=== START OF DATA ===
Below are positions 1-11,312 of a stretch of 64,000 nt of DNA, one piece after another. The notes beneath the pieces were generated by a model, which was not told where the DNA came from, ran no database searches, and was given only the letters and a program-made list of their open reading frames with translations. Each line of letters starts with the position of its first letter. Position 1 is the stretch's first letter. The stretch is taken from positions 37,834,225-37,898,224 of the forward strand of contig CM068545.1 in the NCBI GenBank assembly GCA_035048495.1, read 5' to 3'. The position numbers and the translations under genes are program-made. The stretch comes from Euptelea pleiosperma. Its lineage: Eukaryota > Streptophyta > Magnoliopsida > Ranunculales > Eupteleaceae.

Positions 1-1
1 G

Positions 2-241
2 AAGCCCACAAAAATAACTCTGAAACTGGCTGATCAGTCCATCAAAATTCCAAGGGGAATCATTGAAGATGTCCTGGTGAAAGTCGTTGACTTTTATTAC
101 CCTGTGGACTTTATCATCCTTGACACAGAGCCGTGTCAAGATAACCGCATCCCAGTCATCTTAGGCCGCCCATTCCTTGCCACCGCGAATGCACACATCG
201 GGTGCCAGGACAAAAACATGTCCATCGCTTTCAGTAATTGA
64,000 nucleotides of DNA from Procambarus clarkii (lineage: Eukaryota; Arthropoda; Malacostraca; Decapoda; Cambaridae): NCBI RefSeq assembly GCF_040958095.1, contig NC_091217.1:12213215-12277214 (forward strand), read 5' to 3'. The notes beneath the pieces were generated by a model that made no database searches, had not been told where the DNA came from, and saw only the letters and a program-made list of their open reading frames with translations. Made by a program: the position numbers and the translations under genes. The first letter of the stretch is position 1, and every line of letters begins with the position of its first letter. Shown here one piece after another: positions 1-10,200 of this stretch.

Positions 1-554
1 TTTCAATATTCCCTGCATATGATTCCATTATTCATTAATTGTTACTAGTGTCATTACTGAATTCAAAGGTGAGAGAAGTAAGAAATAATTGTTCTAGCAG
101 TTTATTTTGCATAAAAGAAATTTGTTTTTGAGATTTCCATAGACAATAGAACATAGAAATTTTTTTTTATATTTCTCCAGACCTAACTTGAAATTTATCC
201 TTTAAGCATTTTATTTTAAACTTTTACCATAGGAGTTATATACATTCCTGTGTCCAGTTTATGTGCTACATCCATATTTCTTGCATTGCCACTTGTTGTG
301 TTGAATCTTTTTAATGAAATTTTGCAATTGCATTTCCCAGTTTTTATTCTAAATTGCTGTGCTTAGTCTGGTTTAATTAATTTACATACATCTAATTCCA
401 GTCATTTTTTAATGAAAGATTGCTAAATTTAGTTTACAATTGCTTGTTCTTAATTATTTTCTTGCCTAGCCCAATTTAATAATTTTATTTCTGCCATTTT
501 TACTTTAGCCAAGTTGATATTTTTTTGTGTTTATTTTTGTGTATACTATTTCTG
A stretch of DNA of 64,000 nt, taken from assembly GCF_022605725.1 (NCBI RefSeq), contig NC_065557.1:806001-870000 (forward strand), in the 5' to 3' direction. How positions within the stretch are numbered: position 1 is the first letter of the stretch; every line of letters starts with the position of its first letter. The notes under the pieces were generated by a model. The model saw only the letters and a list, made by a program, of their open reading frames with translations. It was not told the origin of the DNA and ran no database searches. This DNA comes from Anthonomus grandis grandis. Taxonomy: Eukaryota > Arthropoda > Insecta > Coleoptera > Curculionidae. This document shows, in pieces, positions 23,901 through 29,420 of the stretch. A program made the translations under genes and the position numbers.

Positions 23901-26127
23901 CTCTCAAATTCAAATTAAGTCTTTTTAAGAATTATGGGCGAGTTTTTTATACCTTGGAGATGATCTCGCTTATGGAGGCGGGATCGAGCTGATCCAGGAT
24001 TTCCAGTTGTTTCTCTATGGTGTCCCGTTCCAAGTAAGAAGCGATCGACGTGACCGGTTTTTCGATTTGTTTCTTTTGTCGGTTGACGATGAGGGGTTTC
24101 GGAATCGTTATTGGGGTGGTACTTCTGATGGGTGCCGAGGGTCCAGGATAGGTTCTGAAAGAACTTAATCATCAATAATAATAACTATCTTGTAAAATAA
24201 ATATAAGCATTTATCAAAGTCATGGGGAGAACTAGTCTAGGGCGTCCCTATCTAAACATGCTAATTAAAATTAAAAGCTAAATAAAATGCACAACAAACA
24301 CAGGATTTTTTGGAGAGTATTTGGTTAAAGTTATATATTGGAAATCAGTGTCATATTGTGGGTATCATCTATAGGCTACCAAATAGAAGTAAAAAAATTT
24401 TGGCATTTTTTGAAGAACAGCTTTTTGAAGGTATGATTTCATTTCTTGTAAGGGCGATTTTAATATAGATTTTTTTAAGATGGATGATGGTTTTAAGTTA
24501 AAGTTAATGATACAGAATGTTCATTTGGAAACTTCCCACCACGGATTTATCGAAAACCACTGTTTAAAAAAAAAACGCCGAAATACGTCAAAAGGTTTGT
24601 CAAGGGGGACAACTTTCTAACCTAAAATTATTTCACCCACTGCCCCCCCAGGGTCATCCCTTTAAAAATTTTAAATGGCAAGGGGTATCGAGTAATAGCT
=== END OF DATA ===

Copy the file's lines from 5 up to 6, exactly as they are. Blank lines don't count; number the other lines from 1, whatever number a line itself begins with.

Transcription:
2 AAGCCCACAAAAATAACTCTGAAACTGGCTGATCAGTCCATCAAAATTCCAAGGGGAATCATTGAAGATGTCCTGGTGAAAGTCGTTGACTTTTATTAC
101 CCTGTGGACTTTATCATCCTTGACACAGAGCCGTGTCAAGATAACCGCATCCCAGTCATCTTAGGCCGCCCATTCCTTGCCACCGCGAATGCACACATCG